Don’t go Google-mapping Mary Lane as some obscure street in Manhattan you’ve never heard of. Power-team Mike Price (The Clam, Market Table) and Joey Campanaro (The Little Owl) of Blackfoot Hospitality recently opened up The Mary Lane in the West Village, which is rife with non-numerical streets, but The Mary Lane is named after an heirloom varietal of fig, not some quaint off-the-beaten path path.
Located at 99 Bank Street, this address has historically incurred a high turnover rate, with even such reputable chefs as Harold Dieterle and Harold Moore, who were unable to make a go of it here. This should not be the case with The Mary Lane, however, as Blackfoot Hospitality has an almost unblemished success rate, and their concept for and execution of this new venture are completely en pointe both with the neighborhood, what is trending now in the current dining scene, and pretty much every element of what constitutes The Mary Lane. They opened strong to about seventy covers their very first night just over a week ago, and on a recent balmy Thursday night they were enjoying a full house, outdoor dining shed at capacity as well.
The team had been looking for a place in which to expand their empire since fall of 2019, and arrived upon the 99 Bank Street address particularly since they “like corners in the West Village,” notes Price. Then the pandemic hit, and their progress slowed significantly, but they used the time to finesse and hone their vision. For the name, they had originally they tossed around iterations of fig varietals, in different languages, etc., but arrived upon the succulent eponymous species of fig and knew they’d found a winner. Both feminine and naturalistic, they determined the power of the fig to be a perfect balance for the two men at the helm. And while the restaurant is in no way fig-themed, they expect to utilize the luscious fruit for inspiration, at least seasonally. Right now, chef de cuisine Andrew Sutin has imagined pancetta-wrapped figs saltimbocca, kind of a devils-on-horseback riff, and a fig tart for dessert, both of which would be tough to argue with in any season.
As for the rest of the menu, Price and Sutin have conceived of a vegetable-forward, seasonal American menu, perhaps somewhat cleaner and lighter than the offerings at the other Blackfoot Hospitality establishments: The Little Owl and Market Table tend somewhat heartier, and The Clam, which is seafood-centric. Sutin himself, formerly of such lauded eateries as Bobo and Pearl Oyster Bar, adheres to a gluten-free regime, his own dietary limitations inform a handful of gluten-free options, as well as vegan and vegetarian offerings.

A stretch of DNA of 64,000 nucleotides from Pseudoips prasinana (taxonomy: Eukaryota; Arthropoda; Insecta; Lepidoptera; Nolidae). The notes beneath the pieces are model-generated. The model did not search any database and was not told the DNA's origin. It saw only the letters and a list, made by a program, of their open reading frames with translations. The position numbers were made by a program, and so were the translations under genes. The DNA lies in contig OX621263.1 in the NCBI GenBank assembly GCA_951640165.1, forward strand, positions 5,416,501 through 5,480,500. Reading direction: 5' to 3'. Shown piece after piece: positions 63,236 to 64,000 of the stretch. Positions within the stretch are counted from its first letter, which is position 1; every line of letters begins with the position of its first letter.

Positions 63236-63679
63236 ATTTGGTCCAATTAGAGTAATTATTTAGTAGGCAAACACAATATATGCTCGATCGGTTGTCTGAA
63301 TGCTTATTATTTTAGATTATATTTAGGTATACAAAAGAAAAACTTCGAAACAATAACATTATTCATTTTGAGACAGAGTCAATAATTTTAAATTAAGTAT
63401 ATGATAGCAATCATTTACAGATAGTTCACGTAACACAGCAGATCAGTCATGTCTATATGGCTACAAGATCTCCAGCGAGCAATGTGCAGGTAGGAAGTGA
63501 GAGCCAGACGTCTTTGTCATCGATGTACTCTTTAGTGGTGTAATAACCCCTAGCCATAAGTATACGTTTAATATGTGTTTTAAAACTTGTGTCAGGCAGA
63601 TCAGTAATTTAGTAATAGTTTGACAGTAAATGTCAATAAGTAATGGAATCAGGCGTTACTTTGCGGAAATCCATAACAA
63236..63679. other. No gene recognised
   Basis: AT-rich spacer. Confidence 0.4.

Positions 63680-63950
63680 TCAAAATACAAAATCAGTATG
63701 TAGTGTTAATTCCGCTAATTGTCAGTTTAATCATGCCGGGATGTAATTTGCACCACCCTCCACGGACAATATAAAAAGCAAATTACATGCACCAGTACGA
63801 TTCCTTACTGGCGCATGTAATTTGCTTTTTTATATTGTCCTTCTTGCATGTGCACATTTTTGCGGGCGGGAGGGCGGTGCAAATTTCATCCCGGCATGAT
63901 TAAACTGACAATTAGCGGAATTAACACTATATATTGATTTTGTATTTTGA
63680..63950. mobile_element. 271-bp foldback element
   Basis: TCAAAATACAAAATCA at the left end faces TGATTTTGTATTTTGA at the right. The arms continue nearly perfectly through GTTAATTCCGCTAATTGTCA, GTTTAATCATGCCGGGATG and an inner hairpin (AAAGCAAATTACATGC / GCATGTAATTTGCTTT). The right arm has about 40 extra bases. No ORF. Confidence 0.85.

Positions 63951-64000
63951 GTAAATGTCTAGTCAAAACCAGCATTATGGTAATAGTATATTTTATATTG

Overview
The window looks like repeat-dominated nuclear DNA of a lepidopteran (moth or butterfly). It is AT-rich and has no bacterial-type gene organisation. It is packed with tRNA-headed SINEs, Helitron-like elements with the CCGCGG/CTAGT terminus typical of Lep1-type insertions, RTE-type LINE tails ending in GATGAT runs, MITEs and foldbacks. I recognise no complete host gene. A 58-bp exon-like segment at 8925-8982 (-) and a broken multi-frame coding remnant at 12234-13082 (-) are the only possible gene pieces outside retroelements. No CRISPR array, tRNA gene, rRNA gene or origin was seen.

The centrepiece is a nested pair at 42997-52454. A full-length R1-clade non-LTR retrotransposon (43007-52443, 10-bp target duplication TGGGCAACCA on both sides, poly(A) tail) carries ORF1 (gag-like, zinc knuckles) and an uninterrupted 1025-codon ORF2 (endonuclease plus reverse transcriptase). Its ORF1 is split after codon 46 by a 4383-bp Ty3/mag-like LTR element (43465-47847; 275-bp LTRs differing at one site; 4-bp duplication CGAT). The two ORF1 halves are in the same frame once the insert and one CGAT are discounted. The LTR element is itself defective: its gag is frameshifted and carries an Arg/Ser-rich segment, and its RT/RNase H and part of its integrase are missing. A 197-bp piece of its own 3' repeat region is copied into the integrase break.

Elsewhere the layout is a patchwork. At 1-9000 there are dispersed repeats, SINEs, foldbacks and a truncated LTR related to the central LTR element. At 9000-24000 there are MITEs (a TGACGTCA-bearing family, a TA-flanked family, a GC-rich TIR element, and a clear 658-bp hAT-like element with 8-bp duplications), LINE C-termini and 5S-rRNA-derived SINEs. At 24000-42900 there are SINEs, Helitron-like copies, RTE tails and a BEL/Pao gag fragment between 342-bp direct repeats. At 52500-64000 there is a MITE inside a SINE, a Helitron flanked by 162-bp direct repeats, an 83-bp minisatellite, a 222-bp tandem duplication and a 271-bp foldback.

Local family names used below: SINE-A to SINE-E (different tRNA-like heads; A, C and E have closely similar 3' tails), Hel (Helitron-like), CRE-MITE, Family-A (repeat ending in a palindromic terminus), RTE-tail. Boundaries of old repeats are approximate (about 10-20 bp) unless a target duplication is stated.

But omnivores too will not be disappointed. Price said the he had developed a strong, long-standing relationship with Ottomanelli Butchers (also nearby on Bleecker Street) in his other ventures, appreciating and reciprocating their loyalty and commitment as suppliers, especially throughout the pandemic. He will enthusiastically continue relying on their expertise and pride of product as their meat purveyors. That said, even the meatiest of entrees, like a rosemary braised pork loin, is balanced with a luscious house-made sauerkraut featuring market-fresh caraflex cabbage, and it might be the cauliflower and braised baby fennel with roasted Mutsu apples alongside a pristine filet of Hudson Valley steelhead trout that make it so good.
Not to be outshone are their vegetable contributions. Befittingly, Chefs Campanaro and Price met making salads fifteen years ago, and The Mary Lane presents a beautiful opportunity to highlight seasonal produce favorites from local farms like Eckerton Hill and Norwich Farms. For the fall, creative renditions of Brussels sprouts, end-of-the-season fairy tale eggplant and lots of mushrooms feature prominently.
Their creativity, and loyalty, is likewise funneled into the design of the restaurant. They utilized Alta Indelman, an industry icon who created the unique interior of The Clam and its gorgeous vaulted ceiling of glittering seashells. Colorful artwork adorns the deep blue walls, including a vibrant painting by Steven Fragale mounted just past the long cherry wood bar, playfully lit by orb-shaped lamps suspended from the ceiling. The painting has augmented reality features that provide 3-D perspectives when used in conjunction with your smartphone, adding to the intrigue.
Which also illustrates that the team, despite its traditional values, is not not forward-thinking. Despite all the struggles and delays of figuring out how to open a restaurant in the midst of a pandemic, especially while adapting to vacillating regulations to keep the other three open, they are already toying with another venture: a taco concept that they have in the works. So keep an eye out for those prized corner spaces in the Village: Mike and Joey have their eyes peeled for them, too.